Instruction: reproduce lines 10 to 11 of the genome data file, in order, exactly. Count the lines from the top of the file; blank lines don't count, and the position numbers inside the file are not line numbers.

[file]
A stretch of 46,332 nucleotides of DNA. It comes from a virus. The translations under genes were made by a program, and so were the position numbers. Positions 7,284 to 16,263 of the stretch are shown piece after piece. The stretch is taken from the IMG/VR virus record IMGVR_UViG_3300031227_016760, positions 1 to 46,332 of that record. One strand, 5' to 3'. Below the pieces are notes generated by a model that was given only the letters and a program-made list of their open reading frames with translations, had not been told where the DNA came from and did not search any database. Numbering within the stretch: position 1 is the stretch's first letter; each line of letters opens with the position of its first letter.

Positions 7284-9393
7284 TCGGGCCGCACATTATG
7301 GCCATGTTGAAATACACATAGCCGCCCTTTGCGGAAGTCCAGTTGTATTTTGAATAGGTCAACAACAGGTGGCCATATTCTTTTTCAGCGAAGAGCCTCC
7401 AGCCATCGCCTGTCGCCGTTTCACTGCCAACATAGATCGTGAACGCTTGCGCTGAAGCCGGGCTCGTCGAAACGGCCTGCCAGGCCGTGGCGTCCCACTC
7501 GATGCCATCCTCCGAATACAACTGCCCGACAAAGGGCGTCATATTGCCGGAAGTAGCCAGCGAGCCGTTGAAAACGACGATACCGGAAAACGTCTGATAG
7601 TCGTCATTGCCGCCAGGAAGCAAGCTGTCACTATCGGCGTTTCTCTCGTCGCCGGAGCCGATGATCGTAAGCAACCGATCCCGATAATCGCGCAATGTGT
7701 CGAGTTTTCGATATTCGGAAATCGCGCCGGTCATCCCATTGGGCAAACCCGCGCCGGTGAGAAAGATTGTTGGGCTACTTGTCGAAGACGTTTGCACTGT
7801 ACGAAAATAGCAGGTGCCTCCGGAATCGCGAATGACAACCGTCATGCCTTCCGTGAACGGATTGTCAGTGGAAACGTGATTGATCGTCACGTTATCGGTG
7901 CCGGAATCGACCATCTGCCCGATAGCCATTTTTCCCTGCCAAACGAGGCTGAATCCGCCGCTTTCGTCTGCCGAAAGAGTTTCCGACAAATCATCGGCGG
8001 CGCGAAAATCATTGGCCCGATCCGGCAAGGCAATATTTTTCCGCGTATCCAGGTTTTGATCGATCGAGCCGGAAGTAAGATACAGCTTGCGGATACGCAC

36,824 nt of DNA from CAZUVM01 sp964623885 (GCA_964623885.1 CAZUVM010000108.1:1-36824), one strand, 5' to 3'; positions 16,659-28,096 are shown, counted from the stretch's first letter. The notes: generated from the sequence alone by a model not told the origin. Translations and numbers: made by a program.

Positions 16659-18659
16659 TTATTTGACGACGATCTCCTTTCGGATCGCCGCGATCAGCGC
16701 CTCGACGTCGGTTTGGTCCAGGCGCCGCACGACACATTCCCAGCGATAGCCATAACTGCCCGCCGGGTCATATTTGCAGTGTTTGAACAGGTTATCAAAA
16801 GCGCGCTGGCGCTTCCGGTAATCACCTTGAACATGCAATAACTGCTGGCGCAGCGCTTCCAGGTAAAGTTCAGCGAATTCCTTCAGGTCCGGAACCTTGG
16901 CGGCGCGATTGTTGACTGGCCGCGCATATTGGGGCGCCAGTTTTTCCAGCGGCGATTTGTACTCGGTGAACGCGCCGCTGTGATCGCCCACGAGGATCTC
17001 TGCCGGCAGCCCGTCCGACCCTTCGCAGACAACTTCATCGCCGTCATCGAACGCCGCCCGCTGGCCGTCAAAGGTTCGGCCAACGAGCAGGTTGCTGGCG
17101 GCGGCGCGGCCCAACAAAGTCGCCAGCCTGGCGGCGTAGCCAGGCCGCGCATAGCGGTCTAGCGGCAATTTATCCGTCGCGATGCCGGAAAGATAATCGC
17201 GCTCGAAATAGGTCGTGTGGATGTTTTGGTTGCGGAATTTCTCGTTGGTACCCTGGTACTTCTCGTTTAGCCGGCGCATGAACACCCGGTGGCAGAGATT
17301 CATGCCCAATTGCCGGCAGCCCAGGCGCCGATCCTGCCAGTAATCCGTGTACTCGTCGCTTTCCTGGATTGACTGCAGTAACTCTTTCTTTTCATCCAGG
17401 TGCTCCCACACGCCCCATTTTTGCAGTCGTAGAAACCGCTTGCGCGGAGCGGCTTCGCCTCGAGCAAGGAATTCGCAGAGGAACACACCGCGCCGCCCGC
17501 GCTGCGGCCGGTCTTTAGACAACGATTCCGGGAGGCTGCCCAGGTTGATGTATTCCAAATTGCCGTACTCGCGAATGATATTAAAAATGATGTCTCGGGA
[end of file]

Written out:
7901 CCGGAATCGACCATCTGCCCGATAGCCATTTTTCCCTGCCAAACGAGGCTGAATCCGCCGCTTTCGTCTGCCGAAAGAGTTTCCGACAAATCATCGGCGG
8001 CGCGAAAATCATTGGCCCGATCCGGCAAGGCAATATTTTTCCGCGTATCCAGGTTTTGATCGATCGAGCCGGAAGTAAGATACAGCTTGCGGATACGCAC